Let’s look at Bale Out! and Belly Flop. In the first one, discarding a card is a cost for playing that card. So if you for some reason can’t discard a card (e. g. you have no cards in hand), you can’t play Bale Out!. However that is not the case with Belly Flop. While it does have a cost of retiring a Friend that is a cost on its effect. You can still play the card just fine if you have no Friends on the board (or played Bats!, but after you start processing its effect, if you can’t pay the cost nothing will happen.

And don’t let the similarity fool you, costs on activated abilities are costs to activate that ability, not to process its effect. So while Minuette, Schadenfreude’s text may look similar to Belly Flop’s, you can’t activate it if you can’t pay the cost. It’s not like you activate and it just doesn’t do anything (like with Belly Flop). To be fair, I couldn’t come up with an example where this difference actually matters, but who knows what cards we might get in the future, so I thought it’s better to not skip this bit.

Costs for playing Events and copying

There’s one last thing that is noteworthy about costs. When you copy an Event, you don’t pay costs for playing it again (because you don’t play it, you copy it). That means if you copy Bale Out!, you won’t have to discard a card. However, if you copy Belly Flop, you still have to retire a Friend, because retiring a Friend as a cost is part of Belly Flop’s effect.

Another thing, that some cards have text that is referring to the cost, like Party Hard. So when you copy it nothing will happen (in Party Hard’s particular example), because you didn’t retire any Friends since you didn’t have to pay that cost.

Now that’s pretty much everything one need to know about costs. Let’s now get to taking actions!

Steps to taking an action

Taking an action is done by doing steps in a specific order. If any of those steps can’t be complete for any reason, the game state is rewound right to the moment before the first step. And, yes, I’m basically rewriting everything that is written under rule 705.2 here with some notes.

Step 1. Announce the action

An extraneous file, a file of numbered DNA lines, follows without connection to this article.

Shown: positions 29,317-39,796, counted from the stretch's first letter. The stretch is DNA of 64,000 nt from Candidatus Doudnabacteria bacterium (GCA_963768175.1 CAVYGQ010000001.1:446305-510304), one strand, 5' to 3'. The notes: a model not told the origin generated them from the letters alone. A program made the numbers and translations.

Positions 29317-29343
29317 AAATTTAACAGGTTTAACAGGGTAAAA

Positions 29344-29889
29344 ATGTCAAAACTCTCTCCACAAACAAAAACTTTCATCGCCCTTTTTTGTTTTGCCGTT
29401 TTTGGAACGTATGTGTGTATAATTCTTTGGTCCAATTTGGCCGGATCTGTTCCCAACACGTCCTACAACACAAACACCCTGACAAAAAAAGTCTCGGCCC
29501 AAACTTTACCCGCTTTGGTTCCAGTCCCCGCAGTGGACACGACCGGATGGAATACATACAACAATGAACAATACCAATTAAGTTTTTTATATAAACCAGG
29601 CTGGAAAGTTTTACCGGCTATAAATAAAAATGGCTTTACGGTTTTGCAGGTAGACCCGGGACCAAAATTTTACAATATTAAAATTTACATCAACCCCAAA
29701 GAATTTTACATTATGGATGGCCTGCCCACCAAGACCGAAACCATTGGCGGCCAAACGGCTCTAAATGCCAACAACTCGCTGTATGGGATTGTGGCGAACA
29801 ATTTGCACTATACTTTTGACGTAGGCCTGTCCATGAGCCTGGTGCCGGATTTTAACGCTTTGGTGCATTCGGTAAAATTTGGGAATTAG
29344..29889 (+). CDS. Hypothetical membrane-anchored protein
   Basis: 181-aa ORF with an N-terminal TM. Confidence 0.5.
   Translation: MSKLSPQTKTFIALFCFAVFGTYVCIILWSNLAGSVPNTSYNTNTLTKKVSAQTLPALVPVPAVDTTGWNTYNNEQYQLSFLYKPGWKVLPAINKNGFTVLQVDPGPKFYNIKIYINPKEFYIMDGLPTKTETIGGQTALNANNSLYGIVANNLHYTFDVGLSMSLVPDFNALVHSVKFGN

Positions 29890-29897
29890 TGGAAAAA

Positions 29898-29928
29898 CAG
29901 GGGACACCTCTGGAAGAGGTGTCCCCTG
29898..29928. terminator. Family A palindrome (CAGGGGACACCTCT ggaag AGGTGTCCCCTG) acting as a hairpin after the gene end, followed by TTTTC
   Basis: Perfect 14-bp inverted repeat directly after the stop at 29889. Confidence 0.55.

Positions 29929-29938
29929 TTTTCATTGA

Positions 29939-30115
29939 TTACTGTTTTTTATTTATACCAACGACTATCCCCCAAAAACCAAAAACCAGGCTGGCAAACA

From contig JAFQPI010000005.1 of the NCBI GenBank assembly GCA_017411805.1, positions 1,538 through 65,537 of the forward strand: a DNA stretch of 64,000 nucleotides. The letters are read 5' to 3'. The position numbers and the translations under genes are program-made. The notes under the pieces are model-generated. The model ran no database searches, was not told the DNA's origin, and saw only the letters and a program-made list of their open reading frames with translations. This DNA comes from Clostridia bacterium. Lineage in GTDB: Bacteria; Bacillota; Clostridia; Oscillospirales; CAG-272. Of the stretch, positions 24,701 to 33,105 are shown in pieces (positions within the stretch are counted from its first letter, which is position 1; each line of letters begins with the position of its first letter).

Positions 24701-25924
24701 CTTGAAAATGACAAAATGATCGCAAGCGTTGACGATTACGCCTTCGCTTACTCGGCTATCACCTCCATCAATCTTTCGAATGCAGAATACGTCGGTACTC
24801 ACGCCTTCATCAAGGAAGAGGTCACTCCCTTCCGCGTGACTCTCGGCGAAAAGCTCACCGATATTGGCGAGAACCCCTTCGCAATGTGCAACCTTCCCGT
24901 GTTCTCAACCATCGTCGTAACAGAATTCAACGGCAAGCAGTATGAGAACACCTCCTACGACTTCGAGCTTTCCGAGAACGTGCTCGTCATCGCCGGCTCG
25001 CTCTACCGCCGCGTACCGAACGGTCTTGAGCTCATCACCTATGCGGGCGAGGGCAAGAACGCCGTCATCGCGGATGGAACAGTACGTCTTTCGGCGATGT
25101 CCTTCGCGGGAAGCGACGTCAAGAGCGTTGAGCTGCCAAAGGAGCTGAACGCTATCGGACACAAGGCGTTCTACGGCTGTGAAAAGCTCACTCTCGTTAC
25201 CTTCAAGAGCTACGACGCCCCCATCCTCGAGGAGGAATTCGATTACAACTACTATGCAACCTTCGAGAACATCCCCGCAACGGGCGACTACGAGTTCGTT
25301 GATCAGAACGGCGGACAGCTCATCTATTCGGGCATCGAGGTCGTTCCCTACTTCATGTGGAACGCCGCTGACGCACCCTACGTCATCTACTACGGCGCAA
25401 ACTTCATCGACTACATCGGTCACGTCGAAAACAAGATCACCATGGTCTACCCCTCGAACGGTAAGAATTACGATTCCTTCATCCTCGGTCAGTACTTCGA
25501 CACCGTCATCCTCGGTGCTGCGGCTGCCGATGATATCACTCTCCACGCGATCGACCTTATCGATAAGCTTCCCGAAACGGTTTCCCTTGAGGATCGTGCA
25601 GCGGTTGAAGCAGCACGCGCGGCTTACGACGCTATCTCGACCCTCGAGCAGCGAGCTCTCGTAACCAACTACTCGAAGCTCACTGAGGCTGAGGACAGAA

After you’ve decided to take an action, the first thing you do is that you announce the action you’re going to take (playing a card, performing a Main Phase action or activating an ability). If you’re playing a card, you also have to show it.

Step 2. Determine the costs and check the color requirements

Color requirement part is fairly straight-forward and should be familiar for the most of the players, there’s nothing particularly interesting about it.

Determining the costs is fairly easy as well. We look at the cost we need to take an action (if any), look if there are any additional costs, look if there are any modifiers/effects affecting the cost that we need to pay (such as Plaid Stripes, Spoony)

Step 3. Pay the costs

This is where you pay said costs. Whether it’s giving away some of your action tokens, or discarding a card. Note if you for any reason can’t pay all of the costs at this step (for example, one of the costs is replaced), you can’t complete this step, thus the game is rewound to right back before Step 1.

Step 4. Put the card into the Queue Zone

I don’t know how many people are aware, but we actually have a Queue Zone in the game! Funnily enough, there’s no actual queue involved because I’m fairly sure it’s impossible to have more than one card in the Queue Zone at the moment. So when the action you take is playing a card, you put that card into the Queue Zone on this step. Otherwise, skip this step.

After the card gets into the Queue Zone all “As a [palyer] plays a [card]” (like Wake Up Call) immediately resolve right away here. Important to note that this happens before the card’s text is actually processed, which means that if your opponent has a Wake Up Call and you play a Song, like Luna's Future, you don’t have to name which mode you’re choosing (or any decisions about the card whatsoever). That is done on the next step, and “As” abilities process before that.

Step 5. Follow the instructions on the card/action/ability

This is where the magic happens! The action you’re taking comes to life. You read the text and do what it says!

If for some reason following some of the instructions can’t really be done, the game is not rewound, instead you try to follow as many instructions as you can.

After you follow the instructions, some of the following things happen:

  • A Friend, Troublemaker or Resource enters play.